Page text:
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2017 Word of the Year

aide

[eyd] /eɪd/
noun
2.
an aide-de-camp.
3.
an assistant or helper, especially a confidential one.
Origin of aide
1770-1780
1770-80, Americanism; < French: helper; see aid
Can be confused
aid, aide (see usage note at aid)
aides, aids, AIDS.
Usage note
See aid.
Dictionary.com Unabridged
Based on the Random House Dictionary, © Random House, Inc. 2017.
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Examples from the Web for aide
Contemporary Examples
Historical Examples
  • An aide arrived with an order to Hertford, and then he loosed his eager cavalry.

    The Rock of Chickamauga Joseph A. Altsheler
  • “We ought to be in the City of Mexico in a day or two, sir,” resumed the aide.

    The Strollers Frederic S. Isham
  • Jeffords and the aide bided here on the heights with the Indians.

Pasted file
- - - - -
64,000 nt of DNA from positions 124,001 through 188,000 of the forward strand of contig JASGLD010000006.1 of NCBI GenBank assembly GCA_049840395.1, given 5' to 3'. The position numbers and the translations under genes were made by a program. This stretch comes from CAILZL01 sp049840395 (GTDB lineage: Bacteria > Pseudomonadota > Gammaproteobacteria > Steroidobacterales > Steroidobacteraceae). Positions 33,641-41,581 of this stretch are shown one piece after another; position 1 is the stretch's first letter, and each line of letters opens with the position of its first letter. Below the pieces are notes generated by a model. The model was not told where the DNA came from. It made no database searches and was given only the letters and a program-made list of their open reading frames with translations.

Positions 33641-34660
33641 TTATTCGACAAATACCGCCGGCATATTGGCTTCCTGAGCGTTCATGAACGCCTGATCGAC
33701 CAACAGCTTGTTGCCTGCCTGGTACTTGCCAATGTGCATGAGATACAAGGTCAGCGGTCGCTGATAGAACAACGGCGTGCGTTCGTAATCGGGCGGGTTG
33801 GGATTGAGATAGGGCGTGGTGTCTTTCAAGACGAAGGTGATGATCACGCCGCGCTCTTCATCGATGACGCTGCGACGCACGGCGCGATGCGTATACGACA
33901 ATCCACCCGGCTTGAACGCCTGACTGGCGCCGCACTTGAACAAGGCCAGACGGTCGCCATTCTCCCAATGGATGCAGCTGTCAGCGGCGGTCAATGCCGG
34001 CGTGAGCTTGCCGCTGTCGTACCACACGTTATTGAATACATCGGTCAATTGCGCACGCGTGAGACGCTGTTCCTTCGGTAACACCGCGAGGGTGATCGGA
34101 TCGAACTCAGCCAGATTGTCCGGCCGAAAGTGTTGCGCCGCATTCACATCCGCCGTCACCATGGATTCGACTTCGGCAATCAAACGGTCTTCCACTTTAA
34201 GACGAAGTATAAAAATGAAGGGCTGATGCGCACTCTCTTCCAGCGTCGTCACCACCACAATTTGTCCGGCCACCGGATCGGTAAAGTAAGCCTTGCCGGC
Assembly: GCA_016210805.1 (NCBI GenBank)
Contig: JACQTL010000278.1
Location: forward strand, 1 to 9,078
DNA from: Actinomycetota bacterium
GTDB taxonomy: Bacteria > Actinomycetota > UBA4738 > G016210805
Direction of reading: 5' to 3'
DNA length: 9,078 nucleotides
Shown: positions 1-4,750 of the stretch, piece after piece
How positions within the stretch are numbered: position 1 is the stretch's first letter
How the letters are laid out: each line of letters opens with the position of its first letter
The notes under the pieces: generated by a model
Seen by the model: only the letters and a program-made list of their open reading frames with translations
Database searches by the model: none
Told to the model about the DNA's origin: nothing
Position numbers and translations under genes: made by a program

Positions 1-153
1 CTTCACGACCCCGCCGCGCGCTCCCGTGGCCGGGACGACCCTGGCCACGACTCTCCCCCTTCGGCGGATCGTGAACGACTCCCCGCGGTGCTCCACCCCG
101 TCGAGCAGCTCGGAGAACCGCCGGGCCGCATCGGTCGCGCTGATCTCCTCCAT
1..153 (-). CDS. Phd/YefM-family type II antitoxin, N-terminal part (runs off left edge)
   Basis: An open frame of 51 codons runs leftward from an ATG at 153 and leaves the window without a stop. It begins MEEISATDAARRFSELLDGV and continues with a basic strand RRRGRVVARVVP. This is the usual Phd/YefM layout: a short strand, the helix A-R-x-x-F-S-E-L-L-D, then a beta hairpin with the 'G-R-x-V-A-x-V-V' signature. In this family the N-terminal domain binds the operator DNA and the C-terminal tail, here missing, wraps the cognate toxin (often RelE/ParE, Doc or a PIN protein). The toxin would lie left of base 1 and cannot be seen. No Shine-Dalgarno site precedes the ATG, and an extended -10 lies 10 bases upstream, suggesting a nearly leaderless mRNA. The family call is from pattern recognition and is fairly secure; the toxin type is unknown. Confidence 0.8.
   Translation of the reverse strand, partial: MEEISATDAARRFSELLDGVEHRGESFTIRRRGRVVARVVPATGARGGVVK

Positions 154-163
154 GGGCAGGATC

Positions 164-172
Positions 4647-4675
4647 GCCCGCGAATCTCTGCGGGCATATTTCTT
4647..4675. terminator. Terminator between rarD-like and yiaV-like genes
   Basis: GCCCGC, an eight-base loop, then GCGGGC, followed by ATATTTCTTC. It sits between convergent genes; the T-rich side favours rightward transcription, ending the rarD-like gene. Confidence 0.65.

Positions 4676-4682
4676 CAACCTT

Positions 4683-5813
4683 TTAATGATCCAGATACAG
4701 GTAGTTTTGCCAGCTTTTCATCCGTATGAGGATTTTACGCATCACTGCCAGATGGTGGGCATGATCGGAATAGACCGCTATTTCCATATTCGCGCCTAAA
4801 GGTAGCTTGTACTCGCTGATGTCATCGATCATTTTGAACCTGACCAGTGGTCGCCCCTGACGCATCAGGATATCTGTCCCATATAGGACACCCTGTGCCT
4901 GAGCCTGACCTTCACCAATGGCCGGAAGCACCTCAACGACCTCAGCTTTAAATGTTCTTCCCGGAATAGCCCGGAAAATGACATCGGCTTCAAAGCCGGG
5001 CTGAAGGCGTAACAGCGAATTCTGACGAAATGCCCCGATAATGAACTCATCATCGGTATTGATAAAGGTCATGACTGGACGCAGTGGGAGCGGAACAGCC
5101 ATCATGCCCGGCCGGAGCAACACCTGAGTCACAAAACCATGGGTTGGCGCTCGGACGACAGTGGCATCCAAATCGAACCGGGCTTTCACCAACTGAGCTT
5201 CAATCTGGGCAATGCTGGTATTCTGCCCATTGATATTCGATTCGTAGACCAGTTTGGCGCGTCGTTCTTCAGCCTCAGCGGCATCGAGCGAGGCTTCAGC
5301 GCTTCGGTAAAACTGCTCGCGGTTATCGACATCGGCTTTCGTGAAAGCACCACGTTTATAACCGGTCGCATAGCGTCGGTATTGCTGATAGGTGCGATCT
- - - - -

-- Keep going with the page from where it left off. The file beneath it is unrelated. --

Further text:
When the West Was Young Frederick R. Bechdolt
  • At the usual hour, his aide, coming for orders, rapped at his door.

    The Destroyer Burton Egbert Stevenson
  • There was no answer, and, opening the door, the aide glanced inside.

    The Destroyer Burton Egbert Stevenson
British Dictionary definitions for aide

aide

/eɪd/
noun
1.
an assistant
2.
(social welfare) an unqualified assistant to a professional welfare worker
3.
short for aide-de-camp
Collins English Dictionary - Complete & Unabridged 2012 Digital Edition
© William Collins Sons & Co. Ltd. 1979, 1986 © HarperCollins
Publishers 1998, 2000, 2003, 2005, 2006, 2007, 2009, 2012
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Word Origin and History for aide
n.

1777, short for aide-de-camp (1660s), French, literally "camp assistant" (see aid (n.)).

Online Etymology Dictionary, © 2010 Douglas Harper
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Nearby words for aide

Word Value for aide

5
5
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